sent to complete their Course in a College of Oratorians in France, on which occasion it was proposed to Dr. Russell to remain sometime longer at the College, then to prepare himself to receive Holy Orders, and proceed on to the Mission. Fearful, however, of undertaking the weighty charge of the priesthood without being duly qualified, he chose rather to try to gain admission into Douay. He accordingly made his way thither in 1654, and was received. He afterwards finished his Theology in Paris where he was ordained priest. Having thus obtained the end for which he left Lisbon, he returned by direction of his Superiors in 1655, and undertook the office of Procurator to the College.
Whilst in this occupation he received an intimation from the Chapter to return to England in 1657, in obedience to which he embarked the same year in the suite of Dom Francisco de Mello, Ambassador from the Court of Lisbon to Charles II. During the voyage the pious behaviour of Dr. Russell drew upon him the notice of his fellow travellers, and in particular that of the Ambassador, who on his arrival in England, requested and obtained leave from the Chapter to retain him in his family. During the three years and a half that Dom Francisco remained in England, Dr. Russell, from his perfect acquaintance with the Portuguese tongue, was enabled to render the most important services to the Embassy. He returned with the Ambassador to Lisbon in 1660, and was presented to the Queen Donna Louisa, who received him with the most flattering distinction and grateful acknowledgment of "his singular diligence and fidelity in promoting the interests of her kingdom."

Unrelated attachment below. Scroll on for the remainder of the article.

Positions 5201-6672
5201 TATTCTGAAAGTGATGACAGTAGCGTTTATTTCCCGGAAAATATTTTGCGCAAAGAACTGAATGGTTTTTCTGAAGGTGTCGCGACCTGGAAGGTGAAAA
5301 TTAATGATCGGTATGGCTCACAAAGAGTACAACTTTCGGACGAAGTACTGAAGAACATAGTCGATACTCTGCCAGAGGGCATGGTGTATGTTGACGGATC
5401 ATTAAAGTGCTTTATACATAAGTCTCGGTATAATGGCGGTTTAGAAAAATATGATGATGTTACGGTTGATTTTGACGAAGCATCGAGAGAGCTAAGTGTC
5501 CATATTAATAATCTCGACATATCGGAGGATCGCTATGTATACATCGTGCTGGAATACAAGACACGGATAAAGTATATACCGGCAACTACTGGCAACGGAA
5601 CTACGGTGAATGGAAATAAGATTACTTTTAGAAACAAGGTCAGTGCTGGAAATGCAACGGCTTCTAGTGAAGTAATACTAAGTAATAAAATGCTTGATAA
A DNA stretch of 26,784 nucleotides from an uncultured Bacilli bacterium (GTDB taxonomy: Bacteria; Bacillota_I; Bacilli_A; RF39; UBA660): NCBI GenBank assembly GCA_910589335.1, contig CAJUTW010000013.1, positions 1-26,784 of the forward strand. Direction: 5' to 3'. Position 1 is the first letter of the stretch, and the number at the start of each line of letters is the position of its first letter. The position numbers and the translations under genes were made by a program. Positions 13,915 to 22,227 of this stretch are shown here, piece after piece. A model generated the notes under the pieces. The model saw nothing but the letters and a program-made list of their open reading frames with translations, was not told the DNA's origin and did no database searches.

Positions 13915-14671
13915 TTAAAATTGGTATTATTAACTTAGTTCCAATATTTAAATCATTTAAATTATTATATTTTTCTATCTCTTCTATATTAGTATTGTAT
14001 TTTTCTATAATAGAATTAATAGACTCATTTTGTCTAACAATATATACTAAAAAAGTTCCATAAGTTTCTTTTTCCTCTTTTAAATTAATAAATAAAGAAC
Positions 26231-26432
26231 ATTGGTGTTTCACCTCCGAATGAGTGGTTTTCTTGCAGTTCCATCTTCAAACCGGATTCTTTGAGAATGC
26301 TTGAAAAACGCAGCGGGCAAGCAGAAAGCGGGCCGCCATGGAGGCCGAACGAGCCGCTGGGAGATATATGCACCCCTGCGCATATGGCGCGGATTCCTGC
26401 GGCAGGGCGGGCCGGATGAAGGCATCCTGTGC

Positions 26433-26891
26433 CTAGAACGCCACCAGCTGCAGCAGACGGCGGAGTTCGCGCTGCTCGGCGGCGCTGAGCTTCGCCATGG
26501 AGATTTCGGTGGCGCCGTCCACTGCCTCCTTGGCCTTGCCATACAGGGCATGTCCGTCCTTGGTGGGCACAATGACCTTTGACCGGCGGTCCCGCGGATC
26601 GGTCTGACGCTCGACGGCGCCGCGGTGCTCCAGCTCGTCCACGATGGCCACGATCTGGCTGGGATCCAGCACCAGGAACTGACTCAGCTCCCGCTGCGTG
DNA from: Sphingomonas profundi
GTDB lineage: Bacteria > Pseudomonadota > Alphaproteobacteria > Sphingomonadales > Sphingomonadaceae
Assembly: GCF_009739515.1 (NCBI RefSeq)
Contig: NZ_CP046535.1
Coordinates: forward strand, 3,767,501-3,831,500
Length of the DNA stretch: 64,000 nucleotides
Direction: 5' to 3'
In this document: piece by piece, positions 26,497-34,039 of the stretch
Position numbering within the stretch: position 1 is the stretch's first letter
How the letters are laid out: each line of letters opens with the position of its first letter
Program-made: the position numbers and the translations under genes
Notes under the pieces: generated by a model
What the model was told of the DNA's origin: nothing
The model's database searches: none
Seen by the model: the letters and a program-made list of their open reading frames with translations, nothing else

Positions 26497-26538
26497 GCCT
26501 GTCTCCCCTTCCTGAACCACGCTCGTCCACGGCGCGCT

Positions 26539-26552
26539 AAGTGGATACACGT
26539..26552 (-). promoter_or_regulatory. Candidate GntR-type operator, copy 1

A gift of one thousand and eighty crowns and a pension of twenty-five guineas a month, with the title of Secretary to the Queen, was conferred upon him. He returned to England the same year and, after being chiefly instrumental in settling the marriage between Charles and the Infanta Catharine, performed the nuptial ceremony.